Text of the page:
It is undeniable that our world is more interconnected than ever. In today’s global society, students benefit from the ability to communicate and work with a wide variety of people from diverse corners of the globe, all with varying perspectives and experiences. Technology is connecting classes as young as kindergarten and preK from Canada to Japan to Finland, and yet the digital divide is more striking than ever. According to the 2010 MetLife Survey of the American Teacher, an almost unanimous 98% of educators and 99% of school principals surveyed believe that global competence is important for students’ futures.
But- what is global competence? How can schools begin to understand global lessons in the context of elementary schools? How is global competency measured?
Let’s look at different descriptions that support global competency.
The Maastricht Global Education Declaration from 2002 states that
Global education is education that opens people’s eyes and minds to the realities of the globalised world and awakens them to bring about a world of greater justice, equity and Human Rights for all.
Global Citizenship is described by Oxfam as
enabling young people to develop the core competencies which allow them to actively engage with the world, and help to make it a more just and sustainable place. This is about a way of thinking and behaving. It is an outlook on life, a belief that we can make a difference.
Oxfam’s Curriculum includes 3 major sections: values and attitudes; skills; and knowledge and understanding; each are broken up into age groups from children in preK through the end of high school.
Each of the 3 sections are broken up into specific categories. For example, the values and attitudes include a value and respect for diversity, and a concern for the environment, while skills include cooperation and conflict resolution and the ability to challenge injustice and equalities.
Global competence is defined as
the acquisition of in-depth knowledge and understanding of international issues, an appreciation of and ability to learn and work with people from diverse linguistic and cultural backgrounds, proficiency in a foreign language, and skills to function productively in an interdependent world community.
The NEA mentions 4 critical elements of global competency: international awareness, appreciation of cultural diversity, proficiency in world languages, and competitive skills such as high-level thinking skills that enhance creativity.
Global Teacher Education states that global competent students have:
“knowledge of and curiosity about the world’s history, geography, cultures, environmental and economic systems, and current international issues”
They also mention the importance of language skills, so that students are able to communicate across cultures and understand perspectives from around the world.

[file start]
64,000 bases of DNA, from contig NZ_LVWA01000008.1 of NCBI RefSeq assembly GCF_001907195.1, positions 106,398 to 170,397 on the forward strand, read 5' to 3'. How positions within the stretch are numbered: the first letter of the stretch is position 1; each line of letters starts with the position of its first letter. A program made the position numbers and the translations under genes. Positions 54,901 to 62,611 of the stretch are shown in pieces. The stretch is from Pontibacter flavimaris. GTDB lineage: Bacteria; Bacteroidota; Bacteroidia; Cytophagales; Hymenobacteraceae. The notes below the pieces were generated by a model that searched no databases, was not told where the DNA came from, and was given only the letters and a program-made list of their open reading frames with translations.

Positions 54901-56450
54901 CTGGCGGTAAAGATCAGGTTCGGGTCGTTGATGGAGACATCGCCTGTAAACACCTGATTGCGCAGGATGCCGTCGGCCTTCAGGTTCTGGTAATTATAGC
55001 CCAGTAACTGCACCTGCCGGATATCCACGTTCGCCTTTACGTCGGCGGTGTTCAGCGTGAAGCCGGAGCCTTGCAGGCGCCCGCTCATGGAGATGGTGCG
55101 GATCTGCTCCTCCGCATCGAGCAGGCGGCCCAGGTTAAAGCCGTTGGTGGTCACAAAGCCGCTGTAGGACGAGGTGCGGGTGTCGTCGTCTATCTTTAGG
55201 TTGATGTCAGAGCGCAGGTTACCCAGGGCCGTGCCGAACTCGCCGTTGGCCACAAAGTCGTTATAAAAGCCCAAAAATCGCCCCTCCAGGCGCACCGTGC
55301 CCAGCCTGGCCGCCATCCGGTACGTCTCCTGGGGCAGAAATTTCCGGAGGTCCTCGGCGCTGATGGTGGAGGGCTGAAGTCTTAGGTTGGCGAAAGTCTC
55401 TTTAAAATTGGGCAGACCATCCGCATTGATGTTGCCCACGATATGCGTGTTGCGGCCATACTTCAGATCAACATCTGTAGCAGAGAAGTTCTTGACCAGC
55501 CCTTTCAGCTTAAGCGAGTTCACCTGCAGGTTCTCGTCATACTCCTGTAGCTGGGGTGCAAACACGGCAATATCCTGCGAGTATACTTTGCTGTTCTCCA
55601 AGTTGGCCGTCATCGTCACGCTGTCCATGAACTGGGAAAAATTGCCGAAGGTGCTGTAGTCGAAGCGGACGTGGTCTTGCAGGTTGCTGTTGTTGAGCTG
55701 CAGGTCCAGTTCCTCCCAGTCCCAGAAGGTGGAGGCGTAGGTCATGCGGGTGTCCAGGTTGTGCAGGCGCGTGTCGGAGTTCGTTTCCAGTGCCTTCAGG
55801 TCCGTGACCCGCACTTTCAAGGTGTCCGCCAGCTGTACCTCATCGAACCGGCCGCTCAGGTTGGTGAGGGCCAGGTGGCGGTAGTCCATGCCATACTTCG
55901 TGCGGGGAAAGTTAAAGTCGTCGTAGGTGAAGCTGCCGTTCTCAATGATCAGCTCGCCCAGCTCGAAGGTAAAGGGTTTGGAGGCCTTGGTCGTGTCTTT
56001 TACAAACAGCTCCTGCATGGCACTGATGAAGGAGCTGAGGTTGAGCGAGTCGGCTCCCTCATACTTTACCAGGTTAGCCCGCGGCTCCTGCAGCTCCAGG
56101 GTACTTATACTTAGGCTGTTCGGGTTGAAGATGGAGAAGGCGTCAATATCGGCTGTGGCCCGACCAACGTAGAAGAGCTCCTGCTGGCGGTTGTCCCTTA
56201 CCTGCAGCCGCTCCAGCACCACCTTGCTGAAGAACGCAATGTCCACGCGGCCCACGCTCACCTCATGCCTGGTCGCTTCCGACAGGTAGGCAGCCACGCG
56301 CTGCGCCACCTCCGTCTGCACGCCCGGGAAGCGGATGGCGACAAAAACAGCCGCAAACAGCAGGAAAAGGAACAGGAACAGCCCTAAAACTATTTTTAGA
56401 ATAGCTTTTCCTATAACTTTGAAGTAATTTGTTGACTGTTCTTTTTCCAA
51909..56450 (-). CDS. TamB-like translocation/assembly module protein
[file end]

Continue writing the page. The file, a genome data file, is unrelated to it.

The most complete definition of global competency in my opinion is the EdSteps Global Competence Matrix (in partnership with the Asia Society Partnership for Global Learning), comprised of four key ideas to be used at any level, in any subject area:
- Investigate the World
- Recognize Perspective
- Communicate Ideas
- Take Action
The first step in the process is to identify an issue of global significance, such as hunger, civil rights, or protecting endangered species. Students should use a variety of sources and media in their investigation in order to draw a conclusion.
Next, students should weigh their own attitudes, while recognizing the points of views of others, especially with regards to culture beliefs and experiences of those involved. Walking in another’s shoes comes with practice; thinking about how others would feel or the reasons behind their actions helps people make better decisions because they’re able to show compassion and empathy in their teamwork.
The third component is the use of a variety of media and technology to communicate the students’ ideas and reach a wider audience outside of their peers in class. This step is often a difficult step because of the overwhelming enormity of the options available today- but deep down we know that must embrace technology or be left behind.
Finally, taking global competency further means putting into practice what the class has learned by taking action and making a positive contribution to the world. This service learning constituent not only puts empathy into practice, but also shows students their importance and place in our connected world.
Global Competence is the capacity and disposition to understand and act on issues of global significance. Examples of such issues are environmental sustainability, population growth, economic development, global conflict and cooperation, health and human development, and human rights.
Check out the full Global Competency Matrix from EdSteps here.
These definitions are just the beginning of developing and incorporating global education into schools. To read more about how your school can empower and support your teachers in globalizing their curriculum, see my new book Global Education Toolkit for Elementary Learners. Written with allaimed author Homa S Tavangar (of Growing Up Global), it is packed with hundreds of ideas you can implement today, from educational technology that connect your classroom to kids from around the world, global learning in every academic subject area (including Common Core aligned lessons), to professional development opportunities, dozens of service learning examples, and a multicultural reading list with over 300 titles. If you’re interested in Global Education, this is the book for you.